Claire knew where this could lead. So she gambled.
She ran 20-feet down the gravel bar and pushed the rod downstream; the trout responded. She then ran 30-feet back upstream and did the same in the upstream direction. Again the fish responded. Yet he remained out at nearly 50-feet. Claire repeated this four more times, and on each subsequent move, she gained another 5-feet. Now they were back at the 30-feet margin.
She was tiring, so was the trout. Claire gambled.
She put a hard sale onto the old boy, punishing the tippet to its maximum, and her unconventional move paid off. She began gaining ground. Twenty-five, twenty, fifteen feet, then it happened. Catching Claire off guard, the big trout went airborne again before leaving the pool. The tippet snapped at the apex of the leap. The big fish landed back into the water with a loud Splooohsh! and the line rocketed back, laying in a heap-of-slack at Claire’s feet. The fish, nowhere to be seen.
Claire stood on the gravel beach, looking out at the stream rolling by. Whirling currents, eddies, and slips mocked her amateurish mistake. She saw the event pass from the first take to release. She questioned each move and reanalyzed to clarify her assumptions. No matter how many times she executed this exercise, it always told her the same thing: “You could have -should have- done better, kid.” The voice in her head appeared in the same clear, low-toned voice of her mentor, her Uncle Deni.
Uncle Deni would regularly say to her, “Kid, you gotta read the water like a musical score. Play the fish like a delicate Stradivarius, time your moves like a prize-fighter, move to them like a ballerina.” She’d always be smiling at this point, knowing what was coming next.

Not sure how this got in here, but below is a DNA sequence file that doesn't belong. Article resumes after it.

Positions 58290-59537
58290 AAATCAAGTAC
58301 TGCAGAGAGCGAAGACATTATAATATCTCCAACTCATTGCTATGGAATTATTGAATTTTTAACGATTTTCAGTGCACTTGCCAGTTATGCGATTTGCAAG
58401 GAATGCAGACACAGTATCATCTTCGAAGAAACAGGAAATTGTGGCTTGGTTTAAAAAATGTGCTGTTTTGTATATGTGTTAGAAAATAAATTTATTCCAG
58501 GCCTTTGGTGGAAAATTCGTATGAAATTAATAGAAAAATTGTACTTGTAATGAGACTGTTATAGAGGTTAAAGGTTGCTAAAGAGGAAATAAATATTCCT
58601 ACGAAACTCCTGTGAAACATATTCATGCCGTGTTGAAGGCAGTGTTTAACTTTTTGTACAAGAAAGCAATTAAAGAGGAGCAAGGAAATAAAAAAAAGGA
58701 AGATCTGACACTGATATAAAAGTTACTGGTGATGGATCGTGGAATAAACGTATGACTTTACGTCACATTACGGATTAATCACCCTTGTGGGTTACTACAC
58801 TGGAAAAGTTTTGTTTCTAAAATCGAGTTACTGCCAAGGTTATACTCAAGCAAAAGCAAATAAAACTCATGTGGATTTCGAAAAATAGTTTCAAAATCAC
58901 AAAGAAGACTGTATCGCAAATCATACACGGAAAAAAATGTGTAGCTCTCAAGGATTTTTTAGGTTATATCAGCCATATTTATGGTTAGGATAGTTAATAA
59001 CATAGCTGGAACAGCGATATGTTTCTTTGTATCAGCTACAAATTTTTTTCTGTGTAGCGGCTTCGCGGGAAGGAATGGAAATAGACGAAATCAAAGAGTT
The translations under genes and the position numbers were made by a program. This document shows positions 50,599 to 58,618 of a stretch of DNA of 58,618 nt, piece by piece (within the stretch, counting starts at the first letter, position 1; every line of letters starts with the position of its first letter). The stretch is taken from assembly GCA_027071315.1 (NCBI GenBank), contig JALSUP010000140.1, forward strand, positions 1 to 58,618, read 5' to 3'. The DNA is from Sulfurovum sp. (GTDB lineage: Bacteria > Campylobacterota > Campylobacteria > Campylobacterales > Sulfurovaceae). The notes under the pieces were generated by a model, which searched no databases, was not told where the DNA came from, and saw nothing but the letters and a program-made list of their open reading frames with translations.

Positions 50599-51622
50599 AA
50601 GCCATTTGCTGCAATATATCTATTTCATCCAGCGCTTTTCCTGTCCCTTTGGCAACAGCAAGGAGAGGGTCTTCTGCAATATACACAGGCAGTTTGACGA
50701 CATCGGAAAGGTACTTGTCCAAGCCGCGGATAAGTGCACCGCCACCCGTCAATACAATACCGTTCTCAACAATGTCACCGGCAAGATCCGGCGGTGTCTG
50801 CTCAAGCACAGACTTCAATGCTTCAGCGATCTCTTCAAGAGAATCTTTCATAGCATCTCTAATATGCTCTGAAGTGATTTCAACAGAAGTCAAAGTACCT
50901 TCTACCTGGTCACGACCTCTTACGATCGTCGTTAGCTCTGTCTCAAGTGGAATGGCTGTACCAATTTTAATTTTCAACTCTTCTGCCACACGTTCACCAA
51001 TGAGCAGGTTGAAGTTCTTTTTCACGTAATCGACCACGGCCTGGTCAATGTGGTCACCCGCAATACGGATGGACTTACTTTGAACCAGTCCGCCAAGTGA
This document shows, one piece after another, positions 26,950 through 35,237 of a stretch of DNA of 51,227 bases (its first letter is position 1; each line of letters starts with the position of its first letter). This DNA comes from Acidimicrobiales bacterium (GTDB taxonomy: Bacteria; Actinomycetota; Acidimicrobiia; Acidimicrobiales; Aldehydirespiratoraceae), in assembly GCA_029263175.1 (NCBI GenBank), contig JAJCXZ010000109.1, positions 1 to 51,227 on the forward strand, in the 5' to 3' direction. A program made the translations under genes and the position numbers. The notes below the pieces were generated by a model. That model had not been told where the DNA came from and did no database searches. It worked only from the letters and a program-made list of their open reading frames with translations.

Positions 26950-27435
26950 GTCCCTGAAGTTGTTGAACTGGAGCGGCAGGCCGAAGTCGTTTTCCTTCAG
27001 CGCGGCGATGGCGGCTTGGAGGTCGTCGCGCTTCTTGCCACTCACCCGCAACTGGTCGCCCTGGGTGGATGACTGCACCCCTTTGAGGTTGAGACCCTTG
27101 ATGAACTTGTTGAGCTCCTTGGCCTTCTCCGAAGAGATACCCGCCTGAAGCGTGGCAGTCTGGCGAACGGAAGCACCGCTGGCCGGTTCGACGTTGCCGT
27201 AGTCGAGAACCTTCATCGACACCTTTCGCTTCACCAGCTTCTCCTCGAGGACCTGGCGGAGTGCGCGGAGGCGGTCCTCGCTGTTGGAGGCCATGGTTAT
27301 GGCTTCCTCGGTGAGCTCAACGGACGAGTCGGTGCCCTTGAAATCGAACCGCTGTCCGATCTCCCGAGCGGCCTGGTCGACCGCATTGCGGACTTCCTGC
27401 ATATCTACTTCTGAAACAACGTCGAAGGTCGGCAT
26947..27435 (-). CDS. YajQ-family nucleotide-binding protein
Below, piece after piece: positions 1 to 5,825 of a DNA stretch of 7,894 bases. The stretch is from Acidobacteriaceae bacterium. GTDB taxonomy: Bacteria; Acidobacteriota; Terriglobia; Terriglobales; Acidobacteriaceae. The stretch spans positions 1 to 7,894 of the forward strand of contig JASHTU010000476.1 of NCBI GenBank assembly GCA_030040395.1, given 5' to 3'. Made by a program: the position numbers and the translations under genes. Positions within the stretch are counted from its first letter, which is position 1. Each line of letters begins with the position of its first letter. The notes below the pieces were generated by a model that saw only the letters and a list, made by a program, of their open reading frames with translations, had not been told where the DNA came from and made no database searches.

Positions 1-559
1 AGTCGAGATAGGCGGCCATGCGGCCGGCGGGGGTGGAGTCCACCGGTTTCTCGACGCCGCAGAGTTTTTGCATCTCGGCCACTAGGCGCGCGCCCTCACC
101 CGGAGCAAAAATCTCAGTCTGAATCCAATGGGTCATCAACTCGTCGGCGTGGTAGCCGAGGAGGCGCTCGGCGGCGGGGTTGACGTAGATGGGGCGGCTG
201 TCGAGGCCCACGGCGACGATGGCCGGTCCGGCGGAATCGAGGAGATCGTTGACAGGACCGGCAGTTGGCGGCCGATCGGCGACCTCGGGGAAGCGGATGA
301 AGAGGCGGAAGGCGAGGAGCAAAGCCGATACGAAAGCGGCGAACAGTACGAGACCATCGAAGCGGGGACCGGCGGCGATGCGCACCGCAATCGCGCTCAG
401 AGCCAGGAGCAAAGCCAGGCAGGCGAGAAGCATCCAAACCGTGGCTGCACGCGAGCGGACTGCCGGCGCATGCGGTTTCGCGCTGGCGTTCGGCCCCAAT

He’d then say, in his most stern and serious-sounding voice, “Kid! I mean business here. You’ll need to be serious about fishing. If you’re not, you’re always going to be ‘fish-busted’ and never get the chance to ‘best the fish’.”
Each time Uncle Deni would give her his mock scolding, he’d always end with his tell-tale wisp of a grin, building in the left corner of his mouth. Barely discernible, but she’d see it. Then he’d say, “Alright. You’ve got it. Now let’s go ‘best that fish’, Eh?”
It was in these moments she most missed Uncle Deni. How could it be 10-years since he’d been gone? Yet, each time she stepped into the pulse of the stream, she knew he was there, standing beside her. Often, she’d turn to her left and look for him. Never doubting she’d just heard, “Let’s best-that-fish, kid!” But all she saw was water, moving, swirling, running pell-mell to the sea. She’d then shoot line into the air to dance it on the molecules of inert gases. Two, three, four times it would dance to her direction. Before laying it ever so gently into the slip and the waiting maw of a fish, she’d so precisely targeted, besting yet another.
Then she’d hear Uncle Deni singing a lusty refrain, in a graveled whisky voice, the melody of Leonard Cohen’s song “Hallelujah” converted into his version…
I’ve heard there was a secret cast,
The Kid played out ‘n it held me fast,
Cause I cared what it all meant to ‘ya,
It went like this: the scene, the cast,
The line in fall, the rod in lift,
The wondrous composition Hallelujah
Fishin’for’ya, Hallelujah, hmmm
Then she’d hear the water again. In the music, life branded deep into her psyche. Fish and fishing changed her. Claire fell in love with the creature, its form, its environment. All of it formed in water.
Claire’s seduction was complete, and she reciprocated.
Praise the Rainbow Hallelujah.
** Story inspired by #184/365 a painting by Diane Michelin from her 365 Days of Painting series